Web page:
Categories: Hardware Prototypes/Non-Commercial products

Submitted by:Elias Jarzombek

24 May 2023

Elevator Pitch


Abacusynth is a kinetic synthesizer inspired by an abacus. Its playful interface allows anyone to explore synthesis and timbre, regardless of their musical experience.

Product Description


The Abacusynth is a synthesizer inspired by an abacus, the ancient counting tool used all around the world. Just like an abacus is used to learn the fundamentals of math, the Abacusynth can be used to explore the building blocks of synthesis and timbre. Timbral modulation is arguably just as “musical” as melody or rhythm, but it’s not often emphasized for someone learning music, usually due to the complexity of synthesizer interfaces. The Abacusynth presents a fun, tactile device that allows anyone to explore timbre, regardless of their musical experience. I took inspiration from an abacus because it provides familiar and flexible interactions that evoke experimentation and discovery. It is a standalone device that features a built-in speaker so that anyone can start exploring right off the bat. It can also be controlled via MIDI and sends a line out. The design creates new possibilities in both the performance and production space. Timbral adjustments, normally made by turning dials, are brought into focus through this kinetic interface, which is just as fun to watch as is it to play.

How It's Innovative

The visual and tactile interface makes it easy and fun to create rich synth sounds. The core timbral building blocks (oscillators, harmonics, and filters) are organized in a spatial layout that prioritizes interaction and invites experimentation. Each rod represents an oscillator. Moving a block laterally adjusts a low pass filter and spinning it modulates either the pitch or volume. A knob on the side allows you to control the oscillators waveform, harmonic multiplier, and spin effect. Knobs on the front control overall volume and the ADSR envelope. When no MIDI device is connected, these knobs control a two note drone sound, so you don't need any external device to start experimenting. Spinning motion/oscillation is at the core of all sound, it's in oscillators, modulation, rhythm. Everything we hear can be broken down into sine waves. I wanted to build that into the interface, so that the instrument itself demonstrates the musical concepts that it employs. The instrument's kinetic nature means that no two takes will be exactly alike. The spinners are bound by the laws of physics and they slow down over time, leading to unique rhythmic patterns. This means that playing the Abacusynth is an active process. You need to keep interacting with it as the motion subsides.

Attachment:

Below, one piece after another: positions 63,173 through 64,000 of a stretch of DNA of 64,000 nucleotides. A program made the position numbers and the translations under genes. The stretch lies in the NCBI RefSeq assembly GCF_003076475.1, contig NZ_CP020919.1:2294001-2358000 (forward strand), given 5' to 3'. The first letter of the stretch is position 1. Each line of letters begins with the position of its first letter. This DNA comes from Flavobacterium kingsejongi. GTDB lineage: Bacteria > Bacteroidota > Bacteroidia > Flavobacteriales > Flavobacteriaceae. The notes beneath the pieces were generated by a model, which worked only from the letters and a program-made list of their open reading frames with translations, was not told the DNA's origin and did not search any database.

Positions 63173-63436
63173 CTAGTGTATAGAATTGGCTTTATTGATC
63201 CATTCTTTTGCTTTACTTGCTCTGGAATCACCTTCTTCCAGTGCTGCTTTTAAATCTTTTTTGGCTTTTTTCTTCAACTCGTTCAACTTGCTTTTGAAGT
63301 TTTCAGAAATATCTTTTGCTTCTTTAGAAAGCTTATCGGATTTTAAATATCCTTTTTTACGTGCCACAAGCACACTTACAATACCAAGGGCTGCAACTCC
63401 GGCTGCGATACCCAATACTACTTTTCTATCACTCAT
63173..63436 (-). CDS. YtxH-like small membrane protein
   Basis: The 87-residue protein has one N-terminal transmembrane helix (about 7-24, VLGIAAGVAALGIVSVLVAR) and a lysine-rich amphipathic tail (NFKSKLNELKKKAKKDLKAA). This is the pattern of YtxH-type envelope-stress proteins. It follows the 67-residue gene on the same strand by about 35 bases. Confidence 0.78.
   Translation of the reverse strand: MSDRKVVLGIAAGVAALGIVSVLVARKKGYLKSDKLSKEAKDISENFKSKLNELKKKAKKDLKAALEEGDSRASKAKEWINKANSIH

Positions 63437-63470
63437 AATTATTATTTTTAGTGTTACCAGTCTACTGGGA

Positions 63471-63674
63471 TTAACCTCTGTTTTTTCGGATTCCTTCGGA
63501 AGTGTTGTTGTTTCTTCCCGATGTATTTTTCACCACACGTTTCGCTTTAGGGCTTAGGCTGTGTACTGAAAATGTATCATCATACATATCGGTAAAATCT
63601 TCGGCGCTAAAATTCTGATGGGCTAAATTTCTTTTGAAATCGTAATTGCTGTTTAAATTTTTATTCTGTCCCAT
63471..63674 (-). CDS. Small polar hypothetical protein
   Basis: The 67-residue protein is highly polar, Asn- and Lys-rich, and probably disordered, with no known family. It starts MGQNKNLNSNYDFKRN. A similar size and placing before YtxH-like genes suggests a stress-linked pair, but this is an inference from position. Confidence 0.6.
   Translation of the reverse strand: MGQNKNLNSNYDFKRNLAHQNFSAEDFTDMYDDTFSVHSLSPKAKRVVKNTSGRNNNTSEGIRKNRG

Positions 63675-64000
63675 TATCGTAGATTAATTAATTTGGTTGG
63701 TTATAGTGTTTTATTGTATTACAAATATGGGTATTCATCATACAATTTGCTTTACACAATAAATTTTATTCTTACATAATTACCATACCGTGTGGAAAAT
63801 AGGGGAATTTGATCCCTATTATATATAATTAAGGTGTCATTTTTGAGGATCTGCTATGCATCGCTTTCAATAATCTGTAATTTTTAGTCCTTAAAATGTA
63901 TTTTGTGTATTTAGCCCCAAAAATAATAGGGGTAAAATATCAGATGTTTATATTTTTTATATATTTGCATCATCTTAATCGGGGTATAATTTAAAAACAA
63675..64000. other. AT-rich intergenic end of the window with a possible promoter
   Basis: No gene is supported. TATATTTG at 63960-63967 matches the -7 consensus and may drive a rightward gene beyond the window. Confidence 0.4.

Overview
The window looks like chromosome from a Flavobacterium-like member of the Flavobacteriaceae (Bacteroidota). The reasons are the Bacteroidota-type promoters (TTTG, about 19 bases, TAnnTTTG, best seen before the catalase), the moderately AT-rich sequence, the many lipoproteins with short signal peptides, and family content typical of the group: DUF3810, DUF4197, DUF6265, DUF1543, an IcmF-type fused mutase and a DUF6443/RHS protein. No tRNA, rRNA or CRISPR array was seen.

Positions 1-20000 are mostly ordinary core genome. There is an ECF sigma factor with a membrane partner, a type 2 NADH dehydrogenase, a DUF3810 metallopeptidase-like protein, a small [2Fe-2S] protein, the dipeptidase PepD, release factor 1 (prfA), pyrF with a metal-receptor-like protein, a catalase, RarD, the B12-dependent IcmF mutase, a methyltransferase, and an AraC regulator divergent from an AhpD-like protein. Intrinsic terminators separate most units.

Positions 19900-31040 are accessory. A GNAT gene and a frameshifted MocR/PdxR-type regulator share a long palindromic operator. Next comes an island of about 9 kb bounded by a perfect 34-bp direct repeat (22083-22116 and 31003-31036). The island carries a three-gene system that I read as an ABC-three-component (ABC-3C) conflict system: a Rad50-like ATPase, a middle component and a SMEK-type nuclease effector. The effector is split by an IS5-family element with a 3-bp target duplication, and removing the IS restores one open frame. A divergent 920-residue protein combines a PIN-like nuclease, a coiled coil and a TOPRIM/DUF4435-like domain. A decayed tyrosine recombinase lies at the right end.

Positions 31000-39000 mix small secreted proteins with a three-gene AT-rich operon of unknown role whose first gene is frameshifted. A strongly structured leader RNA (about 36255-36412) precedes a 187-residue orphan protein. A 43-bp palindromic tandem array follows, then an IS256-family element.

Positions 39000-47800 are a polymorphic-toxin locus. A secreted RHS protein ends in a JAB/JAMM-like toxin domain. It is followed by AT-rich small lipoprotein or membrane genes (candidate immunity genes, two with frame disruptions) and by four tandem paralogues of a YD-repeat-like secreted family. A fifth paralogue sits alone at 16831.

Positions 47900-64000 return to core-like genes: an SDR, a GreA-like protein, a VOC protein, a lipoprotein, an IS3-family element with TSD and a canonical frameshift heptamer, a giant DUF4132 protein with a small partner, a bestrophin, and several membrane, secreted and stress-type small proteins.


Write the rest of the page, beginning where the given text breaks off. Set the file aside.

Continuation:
See MIDI Innovation In Action

Most Inspiring Use Cases

The Abacusynth breathes new life into live synth performance. My favorite use case is collaborative: when one person plays the notes using a MIDI controller and the other plays the timbre. This allows the audience to see and hear how these two aspects of the music relate to each other. The spinning action, visible from both sides of the synth, allows you to "see" the sound and hear how modulation changes the feel of the music. It's perfect for creating evolving ambient soundscapes or imbuing sequenced loops with energy and tension.

Expansion Plans

Moving forward, I am thinking a lot about modularity. I designed the inner section to be removable (so it doesn't have any electronics in it). Theoretically this could be swapped out for another more experimental design (maybe featuring one or two bigger spinners). Additionally, the core concept could be reduced to individual modules that could be stacked or linked together in some way. This could be a powerful tool for learning about music and sound, as additional complexity could be introduced over time.


This year I won 2nd place and the Peoples Choice Award at the Guthman Musical Instrument Competition (videos: https://drive.google.com/drive/u/0/folders/19NhLu6ZpZbNh-wDqyvIGEd3H3oBJNcKM). I am currently developing a second iteration that is more robust and portable. I have received interest in this idea as a product and I hope to develop my fabrication process so that I can create and potentially sell them. I would love to talk to anyone experienced in the business side of making instruments!